Horror maestro Wes Craven will be back on familiar turf next month with Scream 4, a semi-reboot for the horror franchise that will feature familiar faces like Neve Campbell as Sidney Prescott, but will also introduce a whole new pack of young stars to headline future series installments – or get off’d in the fourth film.

Dimension Films is serious about having Scream 4 be the first in a new trilogy, and is already on the lookout for a writer to begin work on Scream 5. Craven has overseen more than his share of slasher films already, but remains open to the idea of an additional pair of Scream pics.

The original three Scream movies all did solid business at the box office, but Scream 3 was given a much cooler critical reception than its predecessors. Hence the concern from fans when word got out that Kevin Williamson’s (Scream, Scream 2) screenplay for Scream 4 was being retooled by Scream 3 scriber Ehren Kruger – and Wes Craven’s subsequent update on his Twitter account that he was “no longer in control of the script.”

Total Film (via Scream-Trilogy) questioned Craven about that matter in its most recent issue, and the filmmaker offered the following in reply:

“I was just stating the fact. In some ways it’s a Wes Craven film, and in a way it’s not entirely, because it’s not a script I have control of. It’s ultimately controlled by what the studio wants in the script. My job is much more bringing whatever experience and expertise and creativity I can.”

Rory Culkin and Erik Knudsen in ‘Scream 4′.

Craven insists that Scream 4 retains the essence of “[Williamson’s] script and concept and ideas and themes” – and, to be fair, based off the results of the writer/director duo’s last horror flick (Cursed), it may be for the best that a third party was brought in to rework the Scream 4 screenplay. Plus, given the positive buzz from early test screenings, it seems the movie may have turned out fine after all.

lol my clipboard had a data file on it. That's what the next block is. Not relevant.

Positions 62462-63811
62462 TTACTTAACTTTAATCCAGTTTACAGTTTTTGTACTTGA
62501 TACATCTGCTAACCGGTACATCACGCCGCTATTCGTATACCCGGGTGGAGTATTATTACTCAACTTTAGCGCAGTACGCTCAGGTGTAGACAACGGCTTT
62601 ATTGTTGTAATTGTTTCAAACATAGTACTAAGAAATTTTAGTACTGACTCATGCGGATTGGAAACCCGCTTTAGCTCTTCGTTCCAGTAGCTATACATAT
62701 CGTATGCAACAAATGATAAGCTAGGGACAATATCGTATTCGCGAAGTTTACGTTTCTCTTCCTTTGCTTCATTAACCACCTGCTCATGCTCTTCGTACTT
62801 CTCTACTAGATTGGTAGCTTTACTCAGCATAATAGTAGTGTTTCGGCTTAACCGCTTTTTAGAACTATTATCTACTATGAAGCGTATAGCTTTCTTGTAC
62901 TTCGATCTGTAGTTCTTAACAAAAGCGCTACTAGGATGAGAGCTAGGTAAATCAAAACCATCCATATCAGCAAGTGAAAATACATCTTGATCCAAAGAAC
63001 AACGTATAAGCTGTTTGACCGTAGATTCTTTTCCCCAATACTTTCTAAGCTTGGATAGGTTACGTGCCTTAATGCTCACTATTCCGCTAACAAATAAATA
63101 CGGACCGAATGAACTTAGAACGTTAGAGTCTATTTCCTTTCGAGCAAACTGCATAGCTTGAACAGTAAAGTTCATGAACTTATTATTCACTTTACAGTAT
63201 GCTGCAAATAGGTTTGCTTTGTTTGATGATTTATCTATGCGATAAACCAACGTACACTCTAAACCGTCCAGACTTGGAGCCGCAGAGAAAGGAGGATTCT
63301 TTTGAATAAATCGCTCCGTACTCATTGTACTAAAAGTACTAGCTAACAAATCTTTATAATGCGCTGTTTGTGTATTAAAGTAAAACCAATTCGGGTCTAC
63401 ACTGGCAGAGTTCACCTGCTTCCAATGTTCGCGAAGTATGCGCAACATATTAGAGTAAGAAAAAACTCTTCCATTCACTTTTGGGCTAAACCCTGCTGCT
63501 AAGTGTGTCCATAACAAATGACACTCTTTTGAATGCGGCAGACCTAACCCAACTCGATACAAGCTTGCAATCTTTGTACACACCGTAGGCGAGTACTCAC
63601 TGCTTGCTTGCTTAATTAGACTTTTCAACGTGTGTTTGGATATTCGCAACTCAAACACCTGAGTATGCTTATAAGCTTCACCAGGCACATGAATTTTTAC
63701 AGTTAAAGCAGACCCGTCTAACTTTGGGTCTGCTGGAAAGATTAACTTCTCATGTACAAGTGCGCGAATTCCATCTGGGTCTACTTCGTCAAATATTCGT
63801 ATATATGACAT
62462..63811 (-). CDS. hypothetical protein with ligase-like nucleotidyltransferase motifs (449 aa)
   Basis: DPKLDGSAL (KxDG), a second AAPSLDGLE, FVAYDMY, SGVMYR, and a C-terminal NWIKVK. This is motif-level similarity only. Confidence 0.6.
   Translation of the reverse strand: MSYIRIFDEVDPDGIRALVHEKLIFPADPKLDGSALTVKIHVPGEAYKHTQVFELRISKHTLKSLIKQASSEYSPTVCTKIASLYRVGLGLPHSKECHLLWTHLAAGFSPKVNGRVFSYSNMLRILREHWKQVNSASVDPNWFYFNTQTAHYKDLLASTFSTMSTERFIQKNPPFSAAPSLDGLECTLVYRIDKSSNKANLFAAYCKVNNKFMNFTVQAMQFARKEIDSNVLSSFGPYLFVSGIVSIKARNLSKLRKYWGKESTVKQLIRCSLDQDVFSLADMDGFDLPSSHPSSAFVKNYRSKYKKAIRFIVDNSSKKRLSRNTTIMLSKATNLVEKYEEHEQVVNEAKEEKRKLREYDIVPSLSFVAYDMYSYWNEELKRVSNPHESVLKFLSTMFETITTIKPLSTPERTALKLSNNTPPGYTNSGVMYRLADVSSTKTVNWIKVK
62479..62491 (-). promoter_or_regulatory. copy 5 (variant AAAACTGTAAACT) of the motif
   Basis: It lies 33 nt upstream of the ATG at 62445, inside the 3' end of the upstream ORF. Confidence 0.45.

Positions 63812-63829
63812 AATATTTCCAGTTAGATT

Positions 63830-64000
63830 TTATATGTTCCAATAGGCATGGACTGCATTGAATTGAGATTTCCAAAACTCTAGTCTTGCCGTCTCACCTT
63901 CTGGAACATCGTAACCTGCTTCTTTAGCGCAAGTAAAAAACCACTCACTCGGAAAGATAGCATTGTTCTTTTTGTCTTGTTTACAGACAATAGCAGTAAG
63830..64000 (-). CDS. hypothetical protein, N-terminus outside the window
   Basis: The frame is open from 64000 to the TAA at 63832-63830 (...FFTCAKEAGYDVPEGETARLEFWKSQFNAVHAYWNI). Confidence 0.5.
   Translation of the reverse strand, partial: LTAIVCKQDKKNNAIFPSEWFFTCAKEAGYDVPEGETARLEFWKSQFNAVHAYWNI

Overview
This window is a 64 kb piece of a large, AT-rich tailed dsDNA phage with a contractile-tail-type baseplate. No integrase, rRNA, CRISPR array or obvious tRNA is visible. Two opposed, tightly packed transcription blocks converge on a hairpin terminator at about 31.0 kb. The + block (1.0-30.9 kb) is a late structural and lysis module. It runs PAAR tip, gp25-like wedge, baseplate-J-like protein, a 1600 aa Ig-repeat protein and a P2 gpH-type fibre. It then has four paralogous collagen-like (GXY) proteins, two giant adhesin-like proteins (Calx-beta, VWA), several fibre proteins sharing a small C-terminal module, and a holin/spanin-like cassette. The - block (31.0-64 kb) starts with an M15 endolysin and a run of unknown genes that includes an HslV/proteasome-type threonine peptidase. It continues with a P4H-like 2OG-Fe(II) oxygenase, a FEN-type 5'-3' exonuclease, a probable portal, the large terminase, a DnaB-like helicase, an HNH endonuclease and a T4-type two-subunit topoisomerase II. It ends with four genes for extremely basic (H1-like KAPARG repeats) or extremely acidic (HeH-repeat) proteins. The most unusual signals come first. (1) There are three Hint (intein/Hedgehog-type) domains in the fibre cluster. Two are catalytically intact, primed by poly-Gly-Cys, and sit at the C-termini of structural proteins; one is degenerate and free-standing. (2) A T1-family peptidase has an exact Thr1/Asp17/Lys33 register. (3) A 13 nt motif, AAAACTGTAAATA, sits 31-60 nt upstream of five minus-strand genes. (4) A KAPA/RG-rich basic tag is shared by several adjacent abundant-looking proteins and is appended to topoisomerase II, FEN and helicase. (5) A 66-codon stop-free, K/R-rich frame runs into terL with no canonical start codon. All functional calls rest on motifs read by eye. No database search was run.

The second Scream 4 trailer was by and large well received by fans, and it also did a nice job of setting the stage for Ghostface’s latest act of terror against the residents of Woodsboro. My problem with the footage unveiled was that the cracks about horror genre conventions and sly dialogue on display felt too (for lack of a better description) consciously hip – like a pale imitation of the clever writing that made the first Scream memorable, rather than a fresh spin on an old act. Hopefully the final product will prove me wrong, but for now I remain skeptical.

Craven isn’t against the idea of more Scream movies on principle, and says that he’s already held discussions with Williamson about ideas for where to go with Scream 5 & 6, in terms of themes and plot. As he put it:

“A lot depends on whether [Dimension Films comes] up with scripts to flesh out. But certainly, I’m up for it, if the script is there. It’s a fascinating thing to do two trilogies in a career.”

The search for a screenwriter to pen Scream 5 has begun, and Scream 4 is due out in theaters in about four weeks time – so chances are good that Ghostface will get to increase his onscreen kill total even more in the future .

Source: Total Film (via Scream-Trilogy), Shock Till You Drop